There was a time when energy efficiency was not a criterion for designing critical environments. From data centers to museum exhibit spaces, critical environments required tight temperature and relative humidity control at all costs.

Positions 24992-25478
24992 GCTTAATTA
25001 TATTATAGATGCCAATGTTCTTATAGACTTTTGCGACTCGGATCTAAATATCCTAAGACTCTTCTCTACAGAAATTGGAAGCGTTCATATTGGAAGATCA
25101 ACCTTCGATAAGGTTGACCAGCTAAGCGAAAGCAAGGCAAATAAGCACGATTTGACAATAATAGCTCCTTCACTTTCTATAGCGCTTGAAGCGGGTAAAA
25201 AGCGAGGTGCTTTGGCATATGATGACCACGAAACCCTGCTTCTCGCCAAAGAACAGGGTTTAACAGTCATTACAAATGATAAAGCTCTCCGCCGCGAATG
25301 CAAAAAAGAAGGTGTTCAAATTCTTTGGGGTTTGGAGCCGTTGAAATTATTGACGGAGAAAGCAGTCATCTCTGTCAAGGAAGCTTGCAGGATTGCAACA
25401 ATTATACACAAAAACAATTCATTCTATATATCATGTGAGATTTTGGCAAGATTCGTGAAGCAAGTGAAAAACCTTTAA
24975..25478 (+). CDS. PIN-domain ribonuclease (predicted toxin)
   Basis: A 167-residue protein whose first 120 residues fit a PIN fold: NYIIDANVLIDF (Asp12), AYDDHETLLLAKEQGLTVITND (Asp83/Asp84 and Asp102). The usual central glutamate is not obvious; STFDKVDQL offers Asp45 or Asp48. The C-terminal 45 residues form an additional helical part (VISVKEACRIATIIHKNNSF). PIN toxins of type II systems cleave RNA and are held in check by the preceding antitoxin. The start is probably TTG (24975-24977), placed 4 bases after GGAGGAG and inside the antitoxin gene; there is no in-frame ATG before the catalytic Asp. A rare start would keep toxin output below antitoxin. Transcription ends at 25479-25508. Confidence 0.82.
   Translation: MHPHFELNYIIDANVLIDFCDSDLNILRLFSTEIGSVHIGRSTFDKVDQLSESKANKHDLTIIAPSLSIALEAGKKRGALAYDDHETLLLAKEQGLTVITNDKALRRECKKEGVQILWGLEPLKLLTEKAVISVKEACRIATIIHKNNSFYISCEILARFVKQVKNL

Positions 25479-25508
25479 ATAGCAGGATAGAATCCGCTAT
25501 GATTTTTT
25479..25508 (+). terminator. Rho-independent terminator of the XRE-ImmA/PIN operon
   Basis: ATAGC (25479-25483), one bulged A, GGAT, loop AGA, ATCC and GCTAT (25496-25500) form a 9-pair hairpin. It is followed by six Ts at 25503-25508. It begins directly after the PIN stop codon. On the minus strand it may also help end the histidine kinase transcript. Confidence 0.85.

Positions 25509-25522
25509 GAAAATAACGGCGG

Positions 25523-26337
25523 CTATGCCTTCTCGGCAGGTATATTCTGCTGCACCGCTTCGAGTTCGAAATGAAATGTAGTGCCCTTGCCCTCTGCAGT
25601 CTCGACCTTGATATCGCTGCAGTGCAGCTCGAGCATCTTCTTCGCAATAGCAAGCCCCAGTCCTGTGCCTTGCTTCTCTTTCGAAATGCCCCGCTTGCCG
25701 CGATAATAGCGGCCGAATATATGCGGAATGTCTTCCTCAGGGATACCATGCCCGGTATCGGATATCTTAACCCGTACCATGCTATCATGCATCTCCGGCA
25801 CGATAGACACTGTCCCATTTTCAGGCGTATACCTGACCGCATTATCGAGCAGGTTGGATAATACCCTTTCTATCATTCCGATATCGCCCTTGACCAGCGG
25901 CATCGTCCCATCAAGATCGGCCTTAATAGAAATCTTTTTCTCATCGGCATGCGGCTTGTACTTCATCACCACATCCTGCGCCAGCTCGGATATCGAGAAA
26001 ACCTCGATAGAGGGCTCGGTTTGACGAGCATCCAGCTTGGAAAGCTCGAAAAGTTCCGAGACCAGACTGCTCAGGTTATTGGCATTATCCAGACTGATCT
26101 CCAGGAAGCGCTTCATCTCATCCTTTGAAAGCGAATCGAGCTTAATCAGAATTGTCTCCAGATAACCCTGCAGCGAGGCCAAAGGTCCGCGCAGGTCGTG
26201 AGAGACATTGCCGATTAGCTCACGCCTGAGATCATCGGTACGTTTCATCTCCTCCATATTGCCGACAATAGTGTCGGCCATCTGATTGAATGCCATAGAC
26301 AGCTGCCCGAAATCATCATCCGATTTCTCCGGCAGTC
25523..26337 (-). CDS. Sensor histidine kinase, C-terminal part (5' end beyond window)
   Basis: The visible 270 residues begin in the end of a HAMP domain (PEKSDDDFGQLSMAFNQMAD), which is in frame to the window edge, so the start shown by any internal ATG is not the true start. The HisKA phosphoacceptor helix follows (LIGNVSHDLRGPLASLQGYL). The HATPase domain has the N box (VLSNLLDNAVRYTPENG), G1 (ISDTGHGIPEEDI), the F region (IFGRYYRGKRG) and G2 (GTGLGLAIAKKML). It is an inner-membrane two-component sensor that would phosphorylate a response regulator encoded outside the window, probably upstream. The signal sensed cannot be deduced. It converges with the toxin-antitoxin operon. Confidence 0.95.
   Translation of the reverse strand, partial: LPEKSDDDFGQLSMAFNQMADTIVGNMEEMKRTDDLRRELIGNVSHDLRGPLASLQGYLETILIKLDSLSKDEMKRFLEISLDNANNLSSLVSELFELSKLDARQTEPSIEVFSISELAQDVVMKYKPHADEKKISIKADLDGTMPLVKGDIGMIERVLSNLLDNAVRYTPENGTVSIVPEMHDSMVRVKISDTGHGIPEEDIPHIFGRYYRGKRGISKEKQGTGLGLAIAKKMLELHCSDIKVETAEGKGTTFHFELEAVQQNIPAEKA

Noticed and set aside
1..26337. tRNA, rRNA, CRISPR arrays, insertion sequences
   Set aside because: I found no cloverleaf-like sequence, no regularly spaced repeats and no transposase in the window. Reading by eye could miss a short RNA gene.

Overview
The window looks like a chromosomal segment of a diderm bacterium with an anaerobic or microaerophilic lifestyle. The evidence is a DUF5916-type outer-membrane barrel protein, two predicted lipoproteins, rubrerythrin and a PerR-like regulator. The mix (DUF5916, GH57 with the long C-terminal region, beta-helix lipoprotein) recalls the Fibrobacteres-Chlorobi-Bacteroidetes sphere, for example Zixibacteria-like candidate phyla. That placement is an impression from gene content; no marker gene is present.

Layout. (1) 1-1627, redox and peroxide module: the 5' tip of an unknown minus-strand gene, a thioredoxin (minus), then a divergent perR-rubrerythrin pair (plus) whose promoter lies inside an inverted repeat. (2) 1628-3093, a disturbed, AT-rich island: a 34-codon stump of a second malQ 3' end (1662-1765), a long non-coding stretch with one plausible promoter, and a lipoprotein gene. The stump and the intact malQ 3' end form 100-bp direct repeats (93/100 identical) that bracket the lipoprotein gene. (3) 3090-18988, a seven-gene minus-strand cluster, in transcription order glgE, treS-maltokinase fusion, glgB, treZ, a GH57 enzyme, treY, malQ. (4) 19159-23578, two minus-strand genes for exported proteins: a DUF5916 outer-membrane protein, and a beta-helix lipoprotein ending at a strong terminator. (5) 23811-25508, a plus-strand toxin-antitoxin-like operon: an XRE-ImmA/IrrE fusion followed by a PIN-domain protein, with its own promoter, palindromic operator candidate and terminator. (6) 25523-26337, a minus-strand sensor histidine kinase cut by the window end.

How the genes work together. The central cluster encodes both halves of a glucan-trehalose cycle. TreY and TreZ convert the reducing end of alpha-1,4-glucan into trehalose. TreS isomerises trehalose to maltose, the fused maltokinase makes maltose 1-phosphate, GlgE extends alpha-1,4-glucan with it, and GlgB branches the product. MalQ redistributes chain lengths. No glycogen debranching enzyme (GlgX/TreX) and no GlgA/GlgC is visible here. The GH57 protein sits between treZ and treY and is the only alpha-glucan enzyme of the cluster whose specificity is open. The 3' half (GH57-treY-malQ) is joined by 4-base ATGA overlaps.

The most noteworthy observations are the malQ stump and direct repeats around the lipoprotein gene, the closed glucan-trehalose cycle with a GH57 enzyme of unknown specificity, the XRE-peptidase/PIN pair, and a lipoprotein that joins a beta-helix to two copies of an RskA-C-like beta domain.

To meet the stringent space condition requirements while still mitigating risk, professional engineers have traditionally used precision cooling units that control humidity by cooling the air below the dew point (vapor condensation) and then reheating it to meet the desired space conditions. While this method is tried and true, it is also energy-intensive. Alternatively, engineers have employed solid desiccant systems to achieve the same results. Solid desiccant systems are typically made of silica gel or activated alumina and use a physical process called adsorption, where moisture is condensed and held on the surface of the material. Although they may require less energy than the vapor condensation systems (assuming a recovered source of heat), engineers have been challenged by the fact that solid desiccant systems are still often more expensive to install and maintain.